Social media lost it when the cover dropped, many sharing the emotional impact seeing so many Black models on an international cover has over them.



News Brief
Photo by Artur Widak/NurPhoto via Getty Images

Nigeria's Government Has Lifted Its Twitter Ban

We chat to two Nigerians working in media about the restoration of Twitter across the country.

In the late hours of January 12, 2022, the Nigerian government announced the discontinuation of its Twitter ban seven months after it was placed. According to a statement by the National Information Technology Development Agency, signed by President Buhari, the primary cause for lifting the ban was the social media platform’s agreement to open a local office.

Twitter has been a major tool that young Nigerians have used to air their grievances against their government, and foster communities to seek change. The platform served as a strong force during the #EndSARS protests as a virtual protest point, helping circulate important information that peacefully mobilized protesters and secured the release of detained protesters.

"The voices of young Nigerians are often placed in a box by the ruling class, never to be heard," comments journalist Nasir Ahmed Achile. "But the communities formed on Twitter reinforced the idea of strength in numbers and the understanding that we’re all so alike, facing similar struggles, fighting the same oppression."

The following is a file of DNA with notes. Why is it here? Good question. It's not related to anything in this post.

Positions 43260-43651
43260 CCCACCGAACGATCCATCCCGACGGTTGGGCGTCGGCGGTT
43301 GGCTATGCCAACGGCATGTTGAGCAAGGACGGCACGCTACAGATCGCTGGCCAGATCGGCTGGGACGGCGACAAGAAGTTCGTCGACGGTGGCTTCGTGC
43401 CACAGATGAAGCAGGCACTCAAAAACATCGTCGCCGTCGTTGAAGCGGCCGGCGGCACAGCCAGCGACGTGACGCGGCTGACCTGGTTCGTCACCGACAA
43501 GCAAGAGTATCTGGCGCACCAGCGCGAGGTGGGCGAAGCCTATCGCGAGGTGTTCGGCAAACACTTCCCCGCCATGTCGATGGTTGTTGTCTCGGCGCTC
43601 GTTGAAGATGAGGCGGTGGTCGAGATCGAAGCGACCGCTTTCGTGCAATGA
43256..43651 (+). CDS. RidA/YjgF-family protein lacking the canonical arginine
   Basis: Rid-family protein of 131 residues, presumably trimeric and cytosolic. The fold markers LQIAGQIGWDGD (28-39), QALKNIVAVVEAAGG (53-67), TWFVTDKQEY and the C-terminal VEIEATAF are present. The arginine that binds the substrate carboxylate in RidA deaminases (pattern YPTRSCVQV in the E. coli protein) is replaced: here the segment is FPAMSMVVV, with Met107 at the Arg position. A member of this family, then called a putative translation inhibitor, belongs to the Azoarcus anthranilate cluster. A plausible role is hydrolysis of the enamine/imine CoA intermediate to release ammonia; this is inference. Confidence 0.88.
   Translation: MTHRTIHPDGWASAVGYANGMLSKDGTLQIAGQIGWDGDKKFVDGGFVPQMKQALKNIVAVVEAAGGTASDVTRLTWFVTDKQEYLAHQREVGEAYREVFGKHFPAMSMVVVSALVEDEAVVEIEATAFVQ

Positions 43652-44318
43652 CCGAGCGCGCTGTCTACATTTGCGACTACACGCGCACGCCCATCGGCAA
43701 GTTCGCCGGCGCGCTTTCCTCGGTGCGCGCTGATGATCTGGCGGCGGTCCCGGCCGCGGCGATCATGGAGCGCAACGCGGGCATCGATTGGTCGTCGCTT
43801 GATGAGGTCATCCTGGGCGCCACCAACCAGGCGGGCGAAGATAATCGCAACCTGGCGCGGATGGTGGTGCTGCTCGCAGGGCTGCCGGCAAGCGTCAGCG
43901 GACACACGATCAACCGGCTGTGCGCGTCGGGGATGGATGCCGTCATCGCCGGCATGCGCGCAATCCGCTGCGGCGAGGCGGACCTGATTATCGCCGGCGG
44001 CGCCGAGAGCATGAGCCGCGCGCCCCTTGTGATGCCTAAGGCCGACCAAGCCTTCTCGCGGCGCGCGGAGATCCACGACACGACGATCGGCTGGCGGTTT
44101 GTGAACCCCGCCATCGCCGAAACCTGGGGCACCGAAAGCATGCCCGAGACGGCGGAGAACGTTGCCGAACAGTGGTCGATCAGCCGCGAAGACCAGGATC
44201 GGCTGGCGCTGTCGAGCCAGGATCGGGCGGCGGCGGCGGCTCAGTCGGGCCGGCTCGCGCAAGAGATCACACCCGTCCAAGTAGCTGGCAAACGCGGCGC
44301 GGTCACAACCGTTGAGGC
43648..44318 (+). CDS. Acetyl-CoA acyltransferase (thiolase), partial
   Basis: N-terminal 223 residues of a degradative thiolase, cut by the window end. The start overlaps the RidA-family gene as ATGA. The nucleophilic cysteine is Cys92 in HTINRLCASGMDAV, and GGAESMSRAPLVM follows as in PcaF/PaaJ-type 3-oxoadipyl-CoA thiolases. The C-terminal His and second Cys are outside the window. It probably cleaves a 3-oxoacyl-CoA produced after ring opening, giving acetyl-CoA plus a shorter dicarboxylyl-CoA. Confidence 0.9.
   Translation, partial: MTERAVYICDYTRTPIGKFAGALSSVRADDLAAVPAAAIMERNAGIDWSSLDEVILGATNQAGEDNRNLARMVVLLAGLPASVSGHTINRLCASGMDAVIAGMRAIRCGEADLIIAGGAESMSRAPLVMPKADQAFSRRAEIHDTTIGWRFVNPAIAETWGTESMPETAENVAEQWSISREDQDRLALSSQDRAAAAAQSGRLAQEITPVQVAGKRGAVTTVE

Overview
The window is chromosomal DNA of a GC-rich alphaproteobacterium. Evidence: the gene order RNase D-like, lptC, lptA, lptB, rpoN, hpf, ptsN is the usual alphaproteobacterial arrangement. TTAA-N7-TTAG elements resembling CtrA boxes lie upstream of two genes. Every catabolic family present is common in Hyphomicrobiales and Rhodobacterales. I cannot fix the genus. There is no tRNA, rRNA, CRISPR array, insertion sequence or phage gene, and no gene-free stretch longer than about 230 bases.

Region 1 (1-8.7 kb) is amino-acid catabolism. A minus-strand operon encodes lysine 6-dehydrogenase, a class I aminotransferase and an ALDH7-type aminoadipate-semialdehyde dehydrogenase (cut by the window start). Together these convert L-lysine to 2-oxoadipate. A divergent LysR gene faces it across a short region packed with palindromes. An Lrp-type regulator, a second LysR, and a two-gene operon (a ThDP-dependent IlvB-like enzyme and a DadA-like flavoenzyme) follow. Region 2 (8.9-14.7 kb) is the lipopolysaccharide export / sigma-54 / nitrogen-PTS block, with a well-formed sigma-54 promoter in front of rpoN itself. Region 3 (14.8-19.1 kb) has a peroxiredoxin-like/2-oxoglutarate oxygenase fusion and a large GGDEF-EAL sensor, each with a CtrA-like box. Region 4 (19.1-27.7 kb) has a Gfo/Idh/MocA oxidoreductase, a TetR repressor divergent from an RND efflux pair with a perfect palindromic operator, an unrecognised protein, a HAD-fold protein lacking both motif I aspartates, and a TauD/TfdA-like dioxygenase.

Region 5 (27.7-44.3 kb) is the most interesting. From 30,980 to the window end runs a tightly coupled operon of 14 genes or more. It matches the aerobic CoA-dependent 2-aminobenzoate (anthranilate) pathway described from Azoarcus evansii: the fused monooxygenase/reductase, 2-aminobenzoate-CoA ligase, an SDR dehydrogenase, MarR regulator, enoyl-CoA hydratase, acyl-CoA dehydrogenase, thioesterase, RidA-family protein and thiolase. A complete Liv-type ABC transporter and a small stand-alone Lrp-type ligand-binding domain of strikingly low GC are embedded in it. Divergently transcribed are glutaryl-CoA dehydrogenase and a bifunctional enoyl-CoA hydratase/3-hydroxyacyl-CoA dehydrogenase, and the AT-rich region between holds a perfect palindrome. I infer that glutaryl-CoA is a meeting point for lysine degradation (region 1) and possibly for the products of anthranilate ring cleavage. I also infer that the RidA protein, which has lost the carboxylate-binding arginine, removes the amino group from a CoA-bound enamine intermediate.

It came as a big blow on the 8th of June 2021, when the Nigerian government decided to place a ban on Twitter after the platform deleted a tweet by President Muhammadu Buhari, which threatened citizens in the southeast region following destruction of public property.

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Music
(YouTube)

The 5 Songs You Need to Hear This Week

Featuring Burna Boy, Wizkid, Kofie Mole, Joey B, Imarhan, Rema, and more

Every week, we highlight the top releases through our best music of the week column.

Here's our round up of the best tracks and music videos that came across our desks, which you can also check out in our Songs You Need to Hear This Week playlists on Spotify and Apple Music.

Follow our SONGS YOU NEED TO HEAR THIS WEEK playlist on Spotify here and Apple Music here.